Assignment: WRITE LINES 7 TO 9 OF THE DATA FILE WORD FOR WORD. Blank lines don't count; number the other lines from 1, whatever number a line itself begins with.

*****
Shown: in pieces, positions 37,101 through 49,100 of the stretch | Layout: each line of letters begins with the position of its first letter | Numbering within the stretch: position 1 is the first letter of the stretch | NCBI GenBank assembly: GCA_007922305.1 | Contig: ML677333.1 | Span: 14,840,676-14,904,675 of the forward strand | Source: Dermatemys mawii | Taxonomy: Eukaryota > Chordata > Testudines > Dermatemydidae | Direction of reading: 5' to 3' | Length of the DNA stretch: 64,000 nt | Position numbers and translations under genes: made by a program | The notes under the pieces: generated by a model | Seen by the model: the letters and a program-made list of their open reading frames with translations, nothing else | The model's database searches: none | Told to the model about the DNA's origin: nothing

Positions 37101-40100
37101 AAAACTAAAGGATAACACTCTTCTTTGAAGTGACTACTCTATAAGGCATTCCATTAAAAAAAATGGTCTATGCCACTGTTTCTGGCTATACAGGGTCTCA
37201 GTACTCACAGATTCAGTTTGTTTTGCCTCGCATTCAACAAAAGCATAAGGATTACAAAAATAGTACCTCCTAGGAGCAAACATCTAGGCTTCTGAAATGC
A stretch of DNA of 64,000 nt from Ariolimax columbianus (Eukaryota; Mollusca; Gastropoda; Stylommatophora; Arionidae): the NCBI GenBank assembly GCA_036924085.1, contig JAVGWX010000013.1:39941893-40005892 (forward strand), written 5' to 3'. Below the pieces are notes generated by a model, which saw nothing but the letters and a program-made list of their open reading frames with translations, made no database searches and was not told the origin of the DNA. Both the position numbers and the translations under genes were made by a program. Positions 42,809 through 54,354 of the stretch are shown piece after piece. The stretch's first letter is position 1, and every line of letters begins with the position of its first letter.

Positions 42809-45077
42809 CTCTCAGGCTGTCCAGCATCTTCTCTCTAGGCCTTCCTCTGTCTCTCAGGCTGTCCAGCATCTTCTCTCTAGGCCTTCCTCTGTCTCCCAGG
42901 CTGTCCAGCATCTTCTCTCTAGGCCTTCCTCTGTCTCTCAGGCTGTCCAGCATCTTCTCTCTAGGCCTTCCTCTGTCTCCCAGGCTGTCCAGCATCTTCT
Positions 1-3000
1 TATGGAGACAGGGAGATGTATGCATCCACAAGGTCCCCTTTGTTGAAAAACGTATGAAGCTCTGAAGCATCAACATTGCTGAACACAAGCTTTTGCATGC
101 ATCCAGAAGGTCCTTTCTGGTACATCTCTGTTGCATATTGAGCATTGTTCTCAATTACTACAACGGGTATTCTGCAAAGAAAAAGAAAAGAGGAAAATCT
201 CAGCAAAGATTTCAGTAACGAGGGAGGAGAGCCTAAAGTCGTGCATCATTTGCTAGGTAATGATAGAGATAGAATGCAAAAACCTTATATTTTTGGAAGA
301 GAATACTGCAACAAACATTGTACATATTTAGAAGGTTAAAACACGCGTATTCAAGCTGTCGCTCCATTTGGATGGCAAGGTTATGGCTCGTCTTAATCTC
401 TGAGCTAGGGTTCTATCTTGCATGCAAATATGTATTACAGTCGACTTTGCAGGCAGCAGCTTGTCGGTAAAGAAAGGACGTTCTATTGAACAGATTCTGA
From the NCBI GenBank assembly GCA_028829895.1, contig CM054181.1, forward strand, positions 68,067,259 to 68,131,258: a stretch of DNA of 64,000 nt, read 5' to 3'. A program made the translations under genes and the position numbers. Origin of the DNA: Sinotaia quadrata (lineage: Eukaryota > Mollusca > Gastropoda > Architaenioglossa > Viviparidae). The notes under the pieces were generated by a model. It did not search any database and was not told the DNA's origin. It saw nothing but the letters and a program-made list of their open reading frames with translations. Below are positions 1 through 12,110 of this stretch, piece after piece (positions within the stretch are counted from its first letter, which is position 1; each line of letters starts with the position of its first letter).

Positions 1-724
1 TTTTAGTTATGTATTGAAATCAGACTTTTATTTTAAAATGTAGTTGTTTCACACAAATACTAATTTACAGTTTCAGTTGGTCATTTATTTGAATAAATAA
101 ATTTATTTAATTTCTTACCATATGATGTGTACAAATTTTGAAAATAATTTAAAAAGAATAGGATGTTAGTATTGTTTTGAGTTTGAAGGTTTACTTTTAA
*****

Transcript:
42809 CTCTCAGGCTGTCCAGCATCTTCTCTCTAGGCCTTCCTCTGTCTCTCAGGCTGTCCAGCATCTTCTCTCTAGGCCTTCCTCTGTCTCCCAGG
42901 CTGTCCAGCATCTTCTCTCTAGGCCTTCCTCTGTCTCTCAGGCTGTCCAGCATCTTCTCTCTAGGCCTTCCTCTGTCTCCCAGGCTGTCCAGCATCTTCT
Positions 1-3000